P. J. O'Rourke reports on
Disneyland's House of the Future, past
and present. Basically: in the past, the future was better. That's the
way I see it too.
But there's trouble
elsewhere in the
Disneyland management has fired four actors who portrayed swashbuckling pirate Jack Sparrow, but Disney officials deny charges that the pirates were replaced by Tinker Bell fairies, it was reported Saturday. One former cast member says Disney officials were worried that the swashbuckling actors were causing young female parkgoers to flash more than their riggings and yardarms late at night.(Via, of course, Dave Barry.)
Rich Lowry points
out the free-lunch fallacy
of "green jobs" as pushed by Obama and other powerful Democrats
by citing an economic thinker we've been
citing quite a bit ourselves:
The "green" jobs enthusiasts are making a classic error illustrated by the 19th-century French economist Frédéric Bastiat. When a railroad was under construction from France to Spain, someone in Bordeaux suggested that there be a break in the tracks to boost the town's economy with all the extra work for porters to cart luggage between trains, etc. Bastiat pointed out that if breaks in the tracks were such an economic benefit, every town should have one and France should build a "negative railroad" consisting entirely of interruptions.Rich winds up with a point we've made a time or two as well:
It's always a mistake to believe that government can "create" jobs. It only creates jobs by taking resources from the economy, and therefore destroying jobs out of sight. It should attempt to create a favorable business climate and leave the rest … to the market.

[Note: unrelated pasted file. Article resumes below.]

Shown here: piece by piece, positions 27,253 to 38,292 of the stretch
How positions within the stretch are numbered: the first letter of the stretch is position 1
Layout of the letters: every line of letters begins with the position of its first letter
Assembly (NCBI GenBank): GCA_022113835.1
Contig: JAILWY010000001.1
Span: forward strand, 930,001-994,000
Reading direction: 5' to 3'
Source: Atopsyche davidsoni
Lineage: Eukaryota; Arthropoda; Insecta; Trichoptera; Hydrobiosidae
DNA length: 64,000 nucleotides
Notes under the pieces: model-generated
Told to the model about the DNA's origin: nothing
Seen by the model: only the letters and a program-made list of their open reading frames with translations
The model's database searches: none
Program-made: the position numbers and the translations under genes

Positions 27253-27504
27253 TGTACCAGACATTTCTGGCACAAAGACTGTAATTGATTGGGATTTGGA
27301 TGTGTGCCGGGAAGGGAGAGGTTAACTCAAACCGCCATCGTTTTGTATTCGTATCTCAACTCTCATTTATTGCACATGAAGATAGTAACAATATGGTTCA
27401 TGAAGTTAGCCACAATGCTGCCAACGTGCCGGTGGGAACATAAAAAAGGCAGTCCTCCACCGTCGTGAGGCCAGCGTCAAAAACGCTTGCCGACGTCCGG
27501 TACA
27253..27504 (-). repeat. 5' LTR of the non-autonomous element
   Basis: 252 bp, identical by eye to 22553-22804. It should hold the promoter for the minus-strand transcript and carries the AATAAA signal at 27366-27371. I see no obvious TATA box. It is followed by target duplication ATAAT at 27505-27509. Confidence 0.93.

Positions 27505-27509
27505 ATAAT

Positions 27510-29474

If you're a parent, or an ex-child, of the correct age, you'll recognize
the literary work on which If You Give the Federal
Government $700 Billion is based:
If you give the federal government $700 billion, it will just ask for more.It's a lot more credible than the last 300 Paul Krugman columns, so check it out.
When you say you're not sure about more and ask what the money will be used for, the federal government will stamp its foot, tell you you're too dumb to figure it out, and then ask you for a handkerchief to cry in because it now hates you.
The handkerchief will remind it of …
Speaking of stupid ideas, here's
one that I hadn't seen yet: resurrecting FDR's Federal Writers
Proposed by, guess what, a writer.
Because there's just not enough unread writing around; it needs subsidy.
It's not awful, and there are some laughs, but overall…eh.
It is, if you didn't know, a remake of the 40-year-old TV spy parody Get Smart, with Steve Carell as Maxwell Smart, Anne Hathaway as Agent 99. They work for the super-secret agency CONTROL; Alan Arkin plays their Chief. They're up against their nemesis agency KAOS, as usual, with Terence Stamp playing arch-villain Siegfried.
The movie ritually recycles many of the old show's gimmicks and catchphrases: "Sorry about that, Chief"; "Would you believe…"; the shoe phone; the Cone of Silence; and many, many more. The screenwriters appear to have been working off a checklist, which is fine, but makes the whole thing scream "this is a contrived remake made solely for crass commercial purposes" just a bit louder.
Anti-spoiler: Agent 99 makes numerous references to her mother, and the movie seems to be setting up for a Barbara Feldon cameo. (Ms. Feldon, youngsters, played the original 99, and she was awesome.) Doesn't happen, though. Instead we have to be satisfied with a brief appearance by Bernie Kopell, the original Siegfried. There are a couple other cameos as well, including Bill Murray, who should have been given something, well, funnier.
Consumer note: the DVD has a gimmick that allows you to view alternate line readings and deleted scenes within the movie itself. Don't bother; this makes the movie much longer without being any funnier.
What's next? The Man from U.N.C.L.E. movie? Or perhaps Gomer Pyle, USMC.